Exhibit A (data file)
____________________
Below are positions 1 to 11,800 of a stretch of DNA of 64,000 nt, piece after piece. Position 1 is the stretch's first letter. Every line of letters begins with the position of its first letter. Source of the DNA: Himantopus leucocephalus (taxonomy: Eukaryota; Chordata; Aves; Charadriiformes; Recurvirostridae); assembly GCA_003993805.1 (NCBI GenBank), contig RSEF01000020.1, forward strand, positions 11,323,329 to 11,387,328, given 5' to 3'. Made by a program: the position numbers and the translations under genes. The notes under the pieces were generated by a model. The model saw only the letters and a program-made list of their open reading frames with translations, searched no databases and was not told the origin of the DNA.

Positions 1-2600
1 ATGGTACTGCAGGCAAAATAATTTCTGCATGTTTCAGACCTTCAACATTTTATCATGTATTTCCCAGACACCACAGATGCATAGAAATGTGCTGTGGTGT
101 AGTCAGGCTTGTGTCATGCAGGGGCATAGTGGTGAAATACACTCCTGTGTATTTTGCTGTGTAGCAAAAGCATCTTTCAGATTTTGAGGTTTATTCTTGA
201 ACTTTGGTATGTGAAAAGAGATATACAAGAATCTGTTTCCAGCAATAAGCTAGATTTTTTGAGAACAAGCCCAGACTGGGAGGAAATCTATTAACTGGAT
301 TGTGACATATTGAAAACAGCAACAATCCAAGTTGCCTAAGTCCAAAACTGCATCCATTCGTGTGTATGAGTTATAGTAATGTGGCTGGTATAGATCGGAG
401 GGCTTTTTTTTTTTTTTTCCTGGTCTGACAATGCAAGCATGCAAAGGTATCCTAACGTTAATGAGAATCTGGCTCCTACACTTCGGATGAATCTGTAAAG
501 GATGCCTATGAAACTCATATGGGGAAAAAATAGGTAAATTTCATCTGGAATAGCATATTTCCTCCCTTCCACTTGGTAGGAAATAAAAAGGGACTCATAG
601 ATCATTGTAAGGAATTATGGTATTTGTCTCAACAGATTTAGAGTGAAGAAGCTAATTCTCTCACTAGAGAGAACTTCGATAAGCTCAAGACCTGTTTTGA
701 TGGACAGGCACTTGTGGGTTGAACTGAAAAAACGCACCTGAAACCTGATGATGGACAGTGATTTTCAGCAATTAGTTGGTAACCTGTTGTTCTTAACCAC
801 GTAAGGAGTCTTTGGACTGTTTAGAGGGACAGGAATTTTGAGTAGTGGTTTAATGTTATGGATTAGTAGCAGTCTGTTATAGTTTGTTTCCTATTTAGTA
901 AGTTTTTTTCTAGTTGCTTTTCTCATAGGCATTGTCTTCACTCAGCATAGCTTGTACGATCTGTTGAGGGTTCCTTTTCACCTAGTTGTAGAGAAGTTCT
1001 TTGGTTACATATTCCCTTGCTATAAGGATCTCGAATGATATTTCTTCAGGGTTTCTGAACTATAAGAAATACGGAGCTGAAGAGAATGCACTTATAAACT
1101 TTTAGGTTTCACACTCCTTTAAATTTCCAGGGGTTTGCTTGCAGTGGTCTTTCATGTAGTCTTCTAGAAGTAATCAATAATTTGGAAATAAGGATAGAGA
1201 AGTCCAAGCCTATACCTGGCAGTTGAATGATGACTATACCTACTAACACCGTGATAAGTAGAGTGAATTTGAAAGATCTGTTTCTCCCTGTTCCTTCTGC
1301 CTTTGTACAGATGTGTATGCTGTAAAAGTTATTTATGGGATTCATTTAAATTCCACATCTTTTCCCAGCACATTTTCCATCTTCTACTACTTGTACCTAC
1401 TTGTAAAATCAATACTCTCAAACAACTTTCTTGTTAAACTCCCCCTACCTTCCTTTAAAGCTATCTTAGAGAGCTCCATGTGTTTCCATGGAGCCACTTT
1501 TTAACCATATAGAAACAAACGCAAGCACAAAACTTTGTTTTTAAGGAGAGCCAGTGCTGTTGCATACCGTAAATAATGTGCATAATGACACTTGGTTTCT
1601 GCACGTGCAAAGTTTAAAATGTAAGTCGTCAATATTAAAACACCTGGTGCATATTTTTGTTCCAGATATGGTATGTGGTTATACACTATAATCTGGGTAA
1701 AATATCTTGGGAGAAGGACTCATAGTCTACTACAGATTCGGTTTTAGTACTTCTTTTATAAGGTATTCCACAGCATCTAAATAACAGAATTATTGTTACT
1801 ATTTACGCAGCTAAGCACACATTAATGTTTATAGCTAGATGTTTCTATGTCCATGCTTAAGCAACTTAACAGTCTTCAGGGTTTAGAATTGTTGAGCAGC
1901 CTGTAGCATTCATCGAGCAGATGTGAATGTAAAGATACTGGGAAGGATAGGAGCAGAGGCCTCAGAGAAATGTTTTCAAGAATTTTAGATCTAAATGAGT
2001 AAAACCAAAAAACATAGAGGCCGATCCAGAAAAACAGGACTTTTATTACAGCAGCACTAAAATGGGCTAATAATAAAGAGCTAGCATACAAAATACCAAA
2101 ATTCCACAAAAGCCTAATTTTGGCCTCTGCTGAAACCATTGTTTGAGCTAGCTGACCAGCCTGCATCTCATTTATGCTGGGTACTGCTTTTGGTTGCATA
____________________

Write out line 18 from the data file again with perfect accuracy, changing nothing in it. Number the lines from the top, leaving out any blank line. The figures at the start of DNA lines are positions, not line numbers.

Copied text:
1501 TTAACCATATAGAAACAAACGCAAGCACAAAACTTTGTTTTTAAGGAGAGCCAGTGCTGTTGCATACCGTAAATAATGTGCATAATGACACTTGGTTTCT